Returns SCRIPT_NAME in the environment. This is the absolute path where your application is hosted.


Returns the scheme (http or https) of the request.


Returns true or false, indicating whether the connection is secure (https).

body, input

Returns psgi.input handle.


Returns (optional) psgix.session hash. When it exists, you can retrieve and store per-session data from and to this hash.


Returns (optional) psgix.session.options hash.


Returns (optional) psgix.logger code reference. When it exists, your application is supposed to send the log message to this logger, using:

  $req->logger->({ level => 'debug', message => "This is a debug message" });

Returns a reference to a hash containing the cookies. Values are strings that are sent by clients and are URI decoded.

If there are multiple cookies with the same name in the request, this method will ignore the duplicates and return only the first value. If that causes issues for you, you may have to use modules like CGI::Simple::Cookie to parse $request->header('Cookie') by yourself.


Returns a reference to a hash containing query string (GET) parameters. This hash reference is Hash::MultiValue object.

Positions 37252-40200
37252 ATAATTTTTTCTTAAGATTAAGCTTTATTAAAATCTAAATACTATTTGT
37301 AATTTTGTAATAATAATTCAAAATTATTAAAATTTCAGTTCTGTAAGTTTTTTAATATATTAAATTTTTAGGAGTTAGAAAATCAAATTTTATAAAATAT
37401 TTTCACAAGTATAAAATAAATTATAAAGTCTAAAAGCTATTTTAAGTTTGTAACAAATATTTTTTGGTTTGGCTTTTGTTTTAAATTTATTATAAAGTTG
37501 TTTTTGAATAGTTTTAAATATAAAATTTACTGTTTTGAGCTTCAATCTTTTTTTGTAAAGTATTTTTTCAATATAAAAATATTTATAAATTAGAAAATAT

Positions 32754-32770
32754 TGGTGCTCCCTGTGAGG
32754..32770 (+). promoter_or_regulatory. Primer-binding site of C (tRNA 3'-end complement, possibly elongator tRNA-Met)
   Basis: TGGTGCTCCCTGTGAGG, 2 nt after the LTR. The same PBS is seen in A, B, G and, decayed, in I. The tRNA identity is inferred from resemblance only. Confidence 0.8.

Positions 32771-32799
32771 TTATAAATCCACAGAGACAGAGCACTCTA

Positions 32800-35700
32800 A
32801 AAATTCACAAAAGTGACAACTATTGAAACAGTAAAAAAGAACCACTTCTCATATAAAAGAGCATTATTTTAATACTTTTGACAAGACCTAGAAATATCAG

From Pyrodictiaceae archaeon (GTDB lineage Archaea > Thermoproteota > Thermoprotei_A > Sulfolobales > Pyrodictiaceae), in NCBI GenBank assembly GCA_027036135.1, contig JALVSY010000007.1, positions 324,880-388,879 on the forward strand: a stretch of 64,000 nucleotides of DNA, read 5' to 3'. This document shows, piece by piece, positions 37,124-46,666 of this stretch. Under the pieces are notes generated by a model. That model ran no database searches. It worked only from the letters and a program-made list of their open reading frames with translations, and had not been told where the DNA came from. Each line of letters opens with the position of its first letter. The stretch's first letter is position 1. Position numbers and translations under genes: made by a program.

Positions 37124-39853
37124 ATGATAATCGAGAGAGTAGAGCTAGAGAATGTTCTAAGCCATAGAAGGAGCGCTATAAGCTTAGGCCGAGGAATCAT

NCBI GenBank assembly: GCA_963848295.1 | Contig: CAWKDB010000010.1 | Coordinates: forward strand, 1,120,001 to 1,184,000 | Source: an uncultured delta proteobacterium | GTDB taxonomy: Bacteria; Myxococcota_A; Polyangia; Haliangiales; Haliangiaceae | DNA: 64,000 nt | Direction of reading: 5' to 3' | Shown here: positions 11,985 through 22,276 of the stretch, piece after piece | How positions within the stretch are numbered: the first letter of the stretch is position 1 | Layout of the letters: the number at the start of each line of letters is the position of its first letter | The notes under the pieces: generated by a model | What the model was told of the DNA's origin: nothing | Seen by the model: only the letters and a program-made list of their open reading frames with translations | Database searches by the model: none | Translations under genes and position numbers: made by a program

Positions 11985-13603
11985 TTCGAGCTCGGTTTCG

Returns a reference to a hash containing posted parameters in the request body (POST). As with query_parameters, the hash reference is a Hash::MultiValue object.


Returns a Hash::MultiValue hash reference containing (merged) GET and POST parameters.

content, raw_body

Returns the request content in an undecoded byte string for POST requests.


Returns an URI object for the current request. The URI is constructed using various environment values such as SCRIPT_NAME, PATH_INFO, QUERY_STRING, HTTP_HOST, SERVER_NAME and SERVER_PORT.

Every time this method is called it returns a new, cloned URI object.


Returns an URI object for the base path of current request. This is like uri but only contains up to SCRIPT_NAME where your application is hosted at.

Every time this method is called it returns a new, cloned URI object.


Returns REMOTE_USER if it's set.


Returns an HTTP::Headers::Fast object containing the headers for the current request.


Returns a reference to a hash containing uploads. The hash reference is a Hash::MultiValue object and values are Plack::Request::Upload objects.


Shortcut to $req->headers->content_encoding.


Returns the raw value of the Content-Length header.

Before version 0.9925, this method was a shortcut for $req->headers->content_length.


Returns the raw value of the Content-Type header.

If you want just the MIME type, without any attributes like charset, use $req->headers->content_type. See also "content_type" in HTTP::Headers.